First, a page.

According to the above verse, a woman’s children may be given to a wet nurse. The woman’s husband is required to pay her wages.
In some cases, such as during ‘iddah (the waiting period after a declaration of divorce), a woman nursing her child is seen as doing a service for her household. A husband is actually required to give her monetary payment for her work:
“Lodge them where ye dwell, according to your means, and harass them not so as to straiten life for them. And if they are with child, then spend for them till they bring forth their burden. Then, if they give suck for you, give them their due payment and consult together in kindness; but if ye make difficulties for one another, then let some other woman give suck for him (the father of the child).” 65:6
The Quran is fairly flexible when it comes to marriage. It leaves a great deal open for the couple to decide. Unfortunately, traditional fiqh is replete with cultural and/or secondarily sourced details regarding everything from housework division to the type of perfume a woman should wear in the presence of her husband.
It is astonishing how quickly Quranic ideals are overturned to make room for unIslamic concepts put forth in the name of God. Traditionalists may see such observations as heretical or deviant, but we are merely returning to the original source of Islam: the Qur’an.
These are not “new, progressive” interpretations. These are simply core Quranic concepts that have been obscured into oblivion.
The Quran commands justice and reason. It is we, Muslims, who consistently fail to uphold God’s commands.
Traditional discussions about marriage are usually centered around “rights” and “responsibilities.” Obsessiveness almost always ensues–it’s practically a tally of “privileges” and “requirements,” morphing into a complex gender war: “Men have the right to obedience because they pay for everything! Men have the right to take multiple wives! Men have the right to sex!”…and so on and so forth.
It turns into a competition.
This is not what the Quran commands. God wants balance and harmony, not gender wars.
A few days prior, I was scanning the Quran to see if I could find any mention of a woman’s “responsibilities” towards her household. In the Quran, men are frequently addressed with regards to how they behave in a marriage, but women aren’t. I was mildly surprised to discover that there are only two instances in which women are required to do anything for their household:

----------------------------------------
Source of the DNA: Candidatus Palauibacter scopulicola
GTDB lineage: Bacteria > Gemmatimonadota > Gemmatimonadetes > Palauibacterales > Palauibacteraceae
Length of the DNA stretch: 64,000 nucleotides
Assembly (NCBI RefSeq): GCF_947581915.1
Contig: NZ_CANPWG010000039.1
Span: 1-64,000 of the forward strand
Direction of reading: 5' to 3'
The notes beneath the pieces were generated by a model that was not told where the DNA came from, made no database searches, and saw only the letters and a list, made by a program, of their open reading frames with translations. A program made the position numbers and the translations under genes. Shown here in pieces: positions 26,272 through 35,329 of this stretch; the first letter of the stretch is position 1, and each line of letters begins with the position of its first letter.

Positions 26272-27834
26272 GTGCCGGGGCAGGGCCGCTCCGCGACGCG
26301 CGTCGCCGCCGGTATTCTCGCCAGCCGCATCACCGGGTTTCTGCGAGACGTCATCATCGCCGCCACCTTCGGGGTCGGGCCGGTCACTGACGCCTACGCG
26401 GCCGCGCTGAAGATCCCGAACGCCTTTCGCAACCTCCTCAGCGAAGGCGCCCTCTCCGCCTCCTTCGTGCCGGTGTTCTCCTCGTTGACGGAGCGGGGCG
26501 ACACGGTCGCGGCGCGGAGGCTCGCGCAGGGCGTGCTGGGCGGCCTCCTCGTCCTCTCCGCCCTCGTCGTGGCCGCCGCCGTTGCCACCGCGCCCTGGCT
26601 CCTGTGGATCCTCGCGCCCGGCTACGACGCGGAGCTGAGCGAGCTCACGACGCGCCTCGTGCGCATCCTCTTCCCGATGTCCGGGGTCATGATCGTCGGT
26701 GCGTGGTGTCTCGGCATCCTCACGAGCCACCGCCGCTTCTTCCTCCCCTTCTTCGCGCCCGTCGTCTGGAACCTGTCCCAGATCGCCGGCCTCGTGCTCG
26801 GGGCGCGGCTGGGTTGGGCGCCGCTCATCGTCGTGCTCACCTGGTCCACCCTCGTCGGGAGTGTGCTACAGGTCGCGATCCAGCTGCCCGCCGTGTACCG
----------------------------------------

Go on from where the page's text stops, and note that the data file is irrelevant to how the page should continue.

- During a period of ‘iddah, if a woman is pregnant, she is required to inform her husband so that her waiting period can be extended to the duration of her pregnancy. (2:228)
- In a marital context, righteous women are supposed to be qanitat, or devout, and “guard in the Unseen with what God has guarded.” (4:34) This is open to a wide variety of interpretations, but it seems to indicate being morally upright in both the public and private sphere, as evidenced by the “Unseen.” It should be noted that this is a parallel responsibility–elsewhere in the Quran, men are similarly commanded to be qaniteen.
That’s it. Those are the only two places where the Quran actually obligates women to “do anything” in a context specific to marriage or divorce.
Men are always charged with responsibility, but their “right” to demand anything from their wives in return is severely curtailed. And when women complain about men, their complaints are turned into verses of God (58:1-4). The Quran actually seems biased in favor of women.
This stands in contrast with traditional Islamic practice, which often relegates women to second-class citizens on the pretext of “protecting” them.
According to the Qur’an, men and women are created equal from one soul (4:1). Some legislation in cases of inheritance, witness testimony, and financial management differs by gender, but men and women are equal in their individual agency as vicegerents of God (2:30). Their capacity for achievement and reward is the same (33:35). There are no strict gender-delineated roles outside of financial responsibility within a household. The Qur’an is indeed universal and timeless. It is we who restrict its guidance, whether consciously or unconsciously.
- Bukhari 4794, also Sunan Abu Dawud, Kitab Al-Nikah
- Ibn Muflih Al-Hanbali said, “It is prohibited for a woman to go out of her husband’s house without his permission, except in cases of necessity…”
- Sahih Bukhari 72:715, also Abu Dawud, Book 11, #2142 from Umar ibn Al-Khattab (although classified as da’if/weak)
- Taken from the Prophet’s alleged farewell sermon, Ibn Kathir: “And I urge you to treat women well, for they are like captives in your hands…”